The Falcon And The Winter Soldier – Season 1, Episode 2: The Star-Spangled Man

No one is going to be accusing this series of taking it’s time.  This episode is packed full of storytelling but at no point does it get bogged down in exposition.

The opening is the mirror of the first episode.  There you had Sam Wilson (Anthony Mackie) contemplating about the meaning of the shield and how it didn’t feel right for him to become the next Captain American.  Here we are introduced to John Walker (Wyatt Russell), the man who is going to carry on the legacy, not is some bravado action scene but as a man lost in his thoughts in his high-school locker room.  He is being interviewed on ‘Good Morning, America’ and he is just a man, no gadgets or super-strength (although he maybe the best soldier in the world), who just wants to do what’s right for the country.

This announcement is the trigger to get our two heroes together and the thing to drive a wedge deeper between them.  Bucky (Sebastian Stan) blames Sam for giving up the shield.  In his eyes Steve Rogers chose Sam to be the new Cap and he can’t understand why he didn’t take up the mantle.  As the two bicker Bucky invites himself to be part of the mission that Sam is on and they end up on the way to Germany.

This launches us into this episodes big action scene.  Sam has tracked the Flag Smashers, an anti-borders terrorist group, to a warehouse in Munich where they are loading supplies onto trucks. The terrorists clearly are super-soldiers as they are lifting the pallets by by hand and a scan of their trucks show that they have a hostage. The heroes spring into action with Bucky chasing down the trucks on foot while Sam flies behind but they run straight into a trap.  The action sequence is on a par with the previous episode and again wouldn’t look out of place on the big screen.  Bucky fights on and around the trucks while Sam weaves between them and the traffic using his wings.  The problem is you have one super-soldier and a normal man fighting eight enhanced terrorists.  Enter the new Cap with his own sidekick Battlestar (Clé Bennett) to not quite save the day but at least stop Sam and Bucky getting killed.

The episode then goes on to pose a number of questions.  New Cap just wants to work with Sam and Bucky.  He has done nothing wrong and is just doing his job.  Our heroes are just outright refusing to accept him.  He has a government mandate and Sam and Bucky are private contractors if not straight up vigilantes.  Walker is a bit cocky but not offensively so.  Are our heroes actions going to cause problems down the line?  Walker has always been the best and you get the feeling that this is the first time he hasn’t been welcomed with open arms.

How bad are the Flag Smashers and where did they get their power?  The Flag Smashers are a group of disenfranchised individuals who lived through the blip.  They had to survive when half the population vanished.  The supplies they were smuggling where to be taken to camps of people who had been misplaced when everyone one returned and they feel more attention is being given to the returnees than the survivors.  The head of this group Karli Morganthau (Erin Kellyman) is treated like a hero and seen as a modern day Robin Hood.  She receives a death threat because of something she had stolen (presumably a super-soldier serum) revealing that there are other villains in play.  These are later revealed to be the Power Brokers and they are hunting the Flag Smashers.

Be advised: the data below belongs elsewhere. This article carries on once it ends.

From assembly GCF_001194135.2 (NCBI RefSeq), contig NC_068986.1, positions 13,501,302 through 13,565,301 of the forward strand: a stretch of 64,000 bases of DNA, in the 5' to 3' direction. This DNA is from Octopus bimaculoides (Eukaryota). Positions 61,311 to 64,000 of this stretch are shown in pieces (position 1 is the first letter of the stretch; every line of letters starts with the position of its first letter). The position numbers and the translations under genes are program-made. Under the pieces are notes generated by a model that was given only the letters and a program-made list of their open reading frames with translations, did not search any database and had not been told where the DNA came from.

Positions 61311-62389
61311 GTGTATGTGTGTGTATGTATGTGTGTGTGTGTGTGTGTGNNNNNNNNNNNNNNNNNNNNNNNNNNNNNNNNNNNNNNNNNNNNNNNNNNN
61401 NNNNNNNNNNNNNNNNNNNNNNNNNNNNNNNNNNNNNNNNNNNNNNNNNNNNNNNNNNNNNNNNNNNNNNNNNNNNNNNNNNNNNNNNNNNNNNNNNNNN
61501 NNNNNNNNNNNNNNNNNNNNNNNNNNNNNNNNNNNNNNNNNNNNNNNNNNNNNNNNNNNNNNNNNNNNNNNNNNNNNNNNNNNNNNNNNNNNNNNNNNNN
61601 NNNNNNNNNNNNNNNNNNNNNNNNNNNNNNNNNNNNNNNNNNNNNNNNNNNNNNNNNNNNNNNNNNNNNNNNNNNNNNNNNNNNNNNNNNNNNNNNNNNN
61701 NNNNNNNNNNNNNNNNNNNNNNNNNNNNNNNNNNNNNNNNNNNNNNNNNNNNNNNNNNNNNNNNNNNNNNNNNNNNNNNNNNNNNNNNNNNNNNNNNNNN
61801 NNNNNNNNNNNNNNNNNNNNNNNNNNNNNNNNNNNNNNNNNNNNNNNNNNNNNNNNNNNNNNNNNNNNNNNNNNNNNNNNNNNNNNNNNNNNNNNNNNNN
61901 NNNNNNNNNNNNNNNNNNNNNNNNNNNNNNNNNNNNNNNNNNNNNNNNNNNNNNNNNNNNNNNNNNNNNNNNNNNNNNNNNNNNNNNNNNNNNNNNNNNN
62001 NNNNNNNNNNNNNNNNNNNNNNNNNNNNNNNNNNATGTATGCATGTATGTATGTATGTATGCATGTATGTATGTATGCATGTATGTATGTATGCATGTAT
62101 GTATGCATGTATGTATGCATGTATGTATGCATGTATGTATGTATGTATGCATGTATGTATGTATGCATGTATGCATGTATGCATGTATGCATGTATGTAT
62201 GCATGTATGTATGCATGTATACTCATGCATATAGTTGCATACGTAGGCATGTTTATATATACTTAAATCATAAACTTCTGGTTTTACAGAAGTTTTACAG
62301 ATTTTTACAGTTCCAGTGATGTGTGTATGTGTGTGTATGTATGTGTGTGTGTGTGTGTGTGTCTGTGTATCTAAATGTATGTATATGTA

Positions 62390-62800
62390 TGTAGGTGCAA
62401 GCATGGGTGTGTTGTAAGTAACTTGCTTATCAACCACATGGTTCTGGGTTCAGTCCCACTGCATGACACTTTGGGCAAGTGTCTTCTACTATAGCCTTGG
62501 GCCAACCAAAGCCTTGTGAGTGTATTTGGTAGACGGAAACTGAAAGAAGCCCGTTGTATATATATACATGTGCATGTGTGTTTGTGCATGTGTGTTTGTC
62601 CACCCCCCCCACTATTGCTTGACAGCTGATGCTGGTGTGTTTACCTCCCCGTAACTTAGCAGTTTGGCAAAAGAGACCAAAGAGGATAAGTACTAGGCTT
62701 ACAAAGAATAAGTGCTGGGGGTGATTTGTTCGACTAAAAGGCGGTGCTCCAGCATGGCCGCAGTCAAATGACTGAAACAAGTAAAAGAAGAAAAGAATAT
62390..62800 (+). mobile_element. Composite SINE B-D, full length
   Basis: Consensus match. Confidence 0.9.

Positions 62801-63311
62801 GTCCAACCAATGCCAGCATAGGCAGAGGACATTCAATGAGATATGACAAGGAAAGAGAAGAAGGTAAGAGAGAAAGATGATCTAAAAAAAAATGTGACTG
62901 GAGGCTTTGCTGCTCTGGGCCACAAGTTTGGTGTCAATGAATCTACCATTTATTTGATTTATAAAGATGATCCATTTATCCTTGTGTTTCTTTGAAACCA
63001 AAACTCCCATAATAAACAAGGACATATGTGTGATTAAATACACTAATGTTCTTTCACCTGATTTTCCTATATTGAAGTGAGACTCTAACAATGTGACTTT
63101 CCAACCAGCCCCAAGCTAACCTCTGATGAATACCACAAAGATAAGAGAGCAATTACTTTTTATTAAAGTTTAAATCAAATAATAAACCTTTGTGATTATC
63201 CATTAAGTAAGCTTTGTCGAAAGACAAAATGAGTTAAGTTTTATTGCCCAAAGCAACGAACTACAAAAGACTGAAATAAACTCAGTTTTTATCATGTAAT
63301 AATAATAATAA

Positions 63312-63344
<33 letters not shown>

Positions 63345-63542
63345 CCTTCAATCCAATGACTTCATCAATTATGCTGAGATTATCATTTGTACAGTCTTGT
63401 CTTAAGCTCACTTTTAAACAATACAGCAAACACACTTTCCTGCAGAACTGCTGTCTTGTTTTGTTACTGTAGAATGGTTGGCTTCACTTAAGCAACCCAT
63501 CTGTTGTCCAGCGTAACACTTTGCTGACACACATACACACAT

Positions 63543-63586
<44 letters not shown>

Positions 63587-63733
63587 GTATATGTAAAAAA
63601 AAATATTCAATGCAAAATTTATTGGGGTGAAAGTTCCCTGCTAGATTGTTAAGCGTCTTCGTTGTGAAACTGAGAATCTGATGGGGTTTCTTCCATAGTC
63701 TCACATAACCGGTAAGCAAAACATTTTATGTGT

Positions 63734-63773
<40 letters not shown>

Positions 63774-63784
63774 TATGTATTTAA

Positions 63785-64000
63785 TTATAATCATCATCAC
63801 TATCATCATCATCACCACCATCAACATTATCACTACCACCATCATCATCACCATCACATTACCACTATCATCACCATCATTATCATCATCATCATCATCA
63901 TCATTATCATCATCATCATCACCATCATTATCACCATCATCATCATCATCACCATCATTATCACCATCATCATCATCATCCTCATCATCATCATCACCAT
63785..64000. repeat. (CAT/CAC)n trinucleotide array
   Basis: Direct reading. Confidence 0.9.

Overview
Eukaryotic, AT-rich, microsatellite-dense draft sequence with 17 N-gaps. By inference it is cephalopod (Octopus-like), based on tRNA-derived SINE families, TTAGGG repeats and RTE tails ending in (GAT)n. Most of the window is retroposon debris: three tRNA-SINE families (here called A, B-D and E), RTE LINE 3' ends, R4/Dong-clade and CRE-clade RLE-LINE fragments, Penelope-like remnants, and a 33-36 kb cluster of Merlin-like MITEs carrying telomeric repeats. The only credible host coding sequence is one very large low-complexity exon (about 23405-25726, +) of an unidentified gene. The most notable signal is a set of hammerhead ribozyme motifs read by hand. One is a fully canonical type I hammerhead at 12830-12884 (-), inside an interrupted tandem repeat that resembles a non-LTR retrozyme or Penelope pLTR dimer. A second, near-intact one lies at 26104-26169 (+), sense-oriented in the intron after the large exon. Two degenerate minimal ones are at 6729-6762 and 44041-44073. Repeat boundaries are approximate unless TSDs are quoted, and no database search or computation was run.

But the biggest question ask is about race issues and it looks like Marvel aren’t going to tiptoe around it.  Sam thought that Steve and Bucky where the only super-soldiers and wants to know where these new ones have come from.  Bucky tells Sam that there’s someone he needs to meet.  That person is Isaiah Bradley (Carl Lumbly) who in the comics was retroactively in a second group of men to receive the super-soldier serum in a storyline where it was tested on African-Americans after Steve Rogers went missing. He was the only one to survive and became the second Captain America. Bucky had first encountered Bradley during the Korean War when they were hunting each other during the time Bucky was under Hydra control.  Bradley failed his mission and spent the next thirty years in jail.

Sam is clearly shaken by the fact that he has no knowledge of this and why Bucky hadn’t told anyone until now.  Bucky had kept silent because he wanted to spare Bradley anymore pain but understandably this doesn’t sit will with Sam. A white man had decided not to reveal information that would have had a massive impact on black culture.  To hammer the issue home more Sam is then stopped in the street by the police for arguing with a white man.

The one answer we do get in the episode is why Bucky is antagonistic towards Sam.  The pair have a joint counselling session and after Sam leaves Bucky reveals that he believes that if Sam doesn’t take the shield then Steve was wrong and if Steve was wrong about that he could be wrong about the fact that Bucky is still a good person.

The episode closes with Sam and Bucky again refusing to work with Captain America and Battlestar.  From what Bradley said to them they turn their attention to Hydra.  There is one man who can give them the information and that’s Zemo, the man that split the Avengers.

This episode delivers on the promise of the series. You have rip roaring action, buddy cop banter, and social issues all wrapped up in a nice warm Marvel blanket. Every character feels important and nothing is wasted.


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